When our sons and daughters leave home and start their lives, we naturally grieve for the life that was. We miss the milestone moments of childhood, the growth and accomplishments of their youth, and we yearn for the past—or at least for the time to slow.

    God understands that pain and longing. He knows our hearts are heavy when our children grow up and go away, and He gives us the strength to persevere. He is all we need.

    “My flesh and my heart may fail, but God is the strength of my heart and my portion forever”. (Psalm 73:26)

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  • elderly woman looking worried alone, empty nester

    3. Loneliness

    A hole is left when our children grow up and leave home. It is an empty place where we once felt purpose. I remember returning home after leaving my youngest son at college, walking in our house, and being overwhelmed by the silence. For days I felt alone, unsure of my purpose, and I was aware of my aloneness. But we are not alone. God is always with us--when we are full of purpose, and when we need purpose. Give yourself time to feel the fullness of His presence and find your new purpose. Fear not, for I am with you; be not dismayed, for I am your God; I will strengthen you, I will help you, I will uphold you with my righteous right hand. (Isaiah 41:10)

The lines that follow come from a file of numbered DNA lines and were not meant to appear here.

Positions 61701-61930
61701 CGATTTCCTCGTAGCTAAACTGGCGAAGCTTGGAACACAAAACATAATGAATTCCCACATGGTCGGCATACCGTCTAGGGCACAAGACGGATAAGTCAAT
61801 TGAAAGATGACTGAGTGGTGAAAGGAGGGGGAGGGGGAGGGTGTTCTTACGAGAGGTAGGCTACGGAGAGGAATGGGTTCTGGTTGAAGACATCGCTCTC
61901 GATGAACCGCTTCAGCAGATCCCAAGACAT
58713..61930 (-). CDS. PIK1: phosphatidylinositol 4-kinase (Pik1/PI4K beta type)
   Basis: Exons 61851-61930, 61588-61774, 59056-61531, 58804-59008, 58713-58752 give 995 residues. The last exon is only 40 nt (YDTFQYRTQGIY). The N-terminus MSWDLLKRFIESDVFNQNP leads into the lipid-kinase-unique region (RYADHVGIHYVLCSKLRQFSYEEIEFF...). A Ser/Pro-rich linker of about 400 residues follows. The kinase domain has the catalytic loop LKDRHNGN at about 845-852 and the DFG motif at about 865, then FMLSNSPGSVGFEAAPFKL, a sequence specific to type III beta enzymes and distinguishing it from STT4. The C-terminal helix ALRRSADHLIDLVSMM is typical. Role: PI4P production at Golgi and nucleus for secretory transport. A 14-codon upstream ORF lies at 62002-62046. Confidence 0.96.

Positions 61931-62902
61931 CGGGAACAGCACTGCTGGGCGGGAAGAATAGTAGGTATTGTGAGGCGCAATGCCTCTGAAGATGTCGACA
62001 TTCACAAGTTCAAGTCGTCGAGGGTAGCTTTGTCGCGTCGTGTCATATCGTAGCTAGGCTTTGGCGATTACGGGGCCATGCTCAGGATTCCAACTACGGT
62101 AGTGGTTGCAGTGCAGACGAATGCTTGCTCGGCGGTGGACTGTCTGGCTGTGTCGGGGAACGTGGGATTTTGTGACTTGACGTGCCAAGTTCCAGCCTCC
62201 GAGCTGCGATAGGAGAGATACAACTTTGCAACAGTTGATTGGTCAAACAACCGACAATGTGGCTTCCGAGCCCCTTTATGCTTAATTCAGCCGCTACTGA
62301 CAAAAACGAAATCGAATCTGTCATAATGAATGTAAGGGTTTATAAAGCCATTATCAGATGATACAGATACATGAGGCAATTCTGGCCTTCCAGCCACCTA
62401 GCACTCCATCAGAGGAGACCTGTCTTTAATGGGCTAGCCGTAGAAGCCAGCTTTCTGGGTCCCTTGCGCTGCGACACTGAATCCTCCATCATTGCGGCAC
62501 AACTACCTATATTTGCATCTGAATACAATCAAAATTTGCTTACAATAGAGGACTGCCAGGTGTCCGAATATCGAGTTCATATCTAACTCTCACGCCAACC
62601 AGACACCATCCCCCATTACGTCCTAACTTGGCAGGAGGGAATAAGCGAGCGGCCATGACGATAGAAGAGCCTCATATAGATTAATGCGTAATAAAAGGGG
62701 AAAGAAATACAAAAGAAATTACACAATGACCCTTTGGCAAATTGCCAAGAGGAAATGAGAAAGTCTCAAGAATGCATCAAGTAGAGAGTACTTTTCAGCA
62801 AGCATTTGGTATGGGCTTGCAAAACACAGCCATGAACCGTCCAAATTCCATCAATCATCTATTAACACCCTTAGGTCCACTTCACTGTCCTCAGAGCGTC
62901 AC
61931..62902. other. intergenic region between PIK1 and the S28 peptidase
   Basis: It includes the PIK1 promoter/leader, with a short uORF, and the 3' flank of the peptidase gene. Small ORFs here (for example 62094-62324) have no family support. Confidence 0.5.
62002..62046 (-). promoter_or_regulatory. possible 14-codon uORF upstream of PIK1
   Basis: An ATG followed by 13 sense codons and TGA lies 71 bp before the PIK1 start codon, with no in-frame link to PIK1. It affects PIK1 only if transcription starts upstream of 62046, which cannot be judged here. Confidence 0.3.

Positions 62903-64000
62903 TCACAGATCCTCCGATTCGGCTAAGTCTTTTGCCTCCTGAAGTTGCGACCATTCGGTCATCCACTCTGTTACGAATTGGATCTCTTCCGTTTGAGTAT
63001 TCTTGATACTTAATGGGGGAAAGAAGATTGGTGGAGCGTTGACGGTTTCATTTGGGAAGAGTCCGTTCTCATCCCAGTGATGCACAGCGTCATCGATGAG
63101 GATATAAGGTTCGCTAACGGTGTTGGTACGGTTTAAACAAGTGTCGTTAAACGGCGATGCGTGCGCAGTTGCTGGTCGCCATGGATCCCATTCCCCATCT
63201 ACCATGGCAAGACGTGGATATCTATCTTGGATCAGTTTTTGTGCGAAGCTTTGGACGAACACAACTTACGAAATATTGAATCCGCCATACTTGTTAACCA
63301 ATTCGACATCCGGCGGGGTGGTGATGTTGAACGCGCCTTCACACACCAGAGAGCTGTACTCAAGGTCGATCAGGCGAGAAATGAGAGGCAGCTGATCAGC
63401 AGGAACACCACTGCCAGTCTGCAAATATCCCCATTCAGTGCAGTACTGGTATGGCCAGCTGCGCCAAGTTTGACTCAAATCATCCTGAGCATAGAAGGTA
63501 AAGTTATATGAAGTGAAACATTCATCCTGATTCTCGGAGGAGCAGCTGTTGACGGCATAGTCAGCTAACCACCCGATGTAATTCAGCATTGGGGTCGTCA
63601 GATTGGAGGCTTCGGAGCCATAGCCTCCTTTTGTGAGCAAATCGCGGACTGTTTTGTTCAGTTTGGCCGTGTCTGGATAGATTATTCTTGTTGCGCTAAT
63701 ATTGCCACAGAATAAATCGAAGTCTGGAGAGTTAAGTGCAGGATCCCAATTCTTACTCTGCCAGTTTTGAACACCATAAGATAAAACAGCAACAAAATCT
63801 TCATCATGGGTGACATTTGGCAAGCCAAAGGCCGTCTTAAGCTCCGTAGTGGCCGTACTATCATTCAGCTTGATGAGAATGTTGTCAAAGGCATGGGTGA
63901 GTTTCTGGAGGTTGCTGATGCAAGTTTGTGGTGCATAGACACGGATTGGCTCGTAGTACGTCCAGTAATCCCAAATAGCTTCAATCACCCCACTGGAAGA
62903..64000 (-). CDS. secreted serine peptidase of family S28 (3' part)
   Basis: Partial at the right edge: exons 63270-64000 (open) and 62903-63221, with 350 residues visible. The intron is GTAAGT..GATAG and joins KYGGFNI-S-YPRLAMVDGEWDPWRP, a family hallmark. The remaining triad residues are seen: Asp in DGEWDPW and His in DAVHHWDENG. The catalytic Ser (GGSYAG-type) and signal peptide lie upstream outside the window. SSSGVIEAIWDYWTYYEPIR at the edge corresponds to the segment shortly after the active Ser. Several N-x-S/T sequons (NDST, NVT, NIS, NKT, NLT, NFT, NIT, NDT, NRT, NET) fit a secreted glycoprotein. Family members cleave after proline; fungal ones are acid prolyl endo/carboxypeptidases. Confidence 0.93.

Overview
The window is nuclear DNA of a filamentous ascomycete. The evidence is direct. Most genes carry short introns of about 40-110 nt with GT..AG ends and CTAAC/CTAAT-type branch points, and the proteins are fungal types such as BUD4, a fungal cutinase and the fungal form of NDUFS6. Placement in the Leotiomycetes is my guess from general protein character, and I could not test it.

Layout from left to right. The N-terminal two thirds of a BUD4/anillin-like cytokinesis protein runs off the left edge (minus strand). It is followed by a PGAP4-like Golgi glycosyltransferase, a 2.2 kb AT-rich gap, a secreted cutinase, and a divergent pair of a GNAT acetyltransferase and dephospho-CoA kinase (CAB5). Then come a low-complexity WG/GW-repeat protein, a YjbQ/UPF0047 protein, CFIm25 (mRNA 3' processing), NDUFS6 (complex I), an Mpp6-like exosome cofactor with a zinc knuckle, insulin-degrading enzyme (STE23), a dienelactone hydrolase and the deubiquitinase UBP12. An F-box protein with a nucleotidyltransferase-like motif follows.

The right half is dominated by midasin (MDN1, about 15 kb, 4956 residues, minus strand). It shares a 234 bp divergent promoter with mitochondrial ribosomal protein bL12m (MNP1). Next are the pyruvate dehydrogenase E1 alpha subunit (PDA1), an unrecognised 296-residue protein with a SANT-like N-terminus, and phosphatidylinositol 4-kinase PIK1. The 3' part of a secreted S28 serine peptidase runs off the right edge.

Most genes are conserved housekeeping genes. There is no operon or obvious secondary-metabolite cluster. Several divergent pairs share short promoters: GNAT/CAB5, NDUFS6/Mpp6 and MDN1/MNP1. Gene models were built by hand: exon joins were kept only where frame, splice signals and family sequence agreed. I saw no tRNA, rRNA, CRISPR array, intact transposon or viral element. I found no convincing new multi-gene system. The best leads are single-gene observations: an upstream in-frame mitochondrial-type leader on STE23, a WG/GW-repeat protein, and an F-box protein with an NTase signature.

4. Assurance

    As the daughters and sons of God, we know that every circumstance and situation of our lives is created by God. That includes the painful circumstance of watching our children leave home. Through God's promise, we have the assurance that He will use even the initially unpleasant moment of an empty nest for good. That does not mean for fortune or fame, but for His glory. We are assured that this moment is for our good and His glory.

    “And we know that for those who love God all things work together for good, for those who are called according to his purpose.” (Romans 8:28)

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  • mom and adult daughter, empty nester

    5. Proud

    There is a big difference between being prideful and proud of our sons and daughters. Pride is turned inward and glorifies self. Being proud of our children is turned toward those we love. We have no other response to the satisfaction that comes when we watch them walk into adulthood.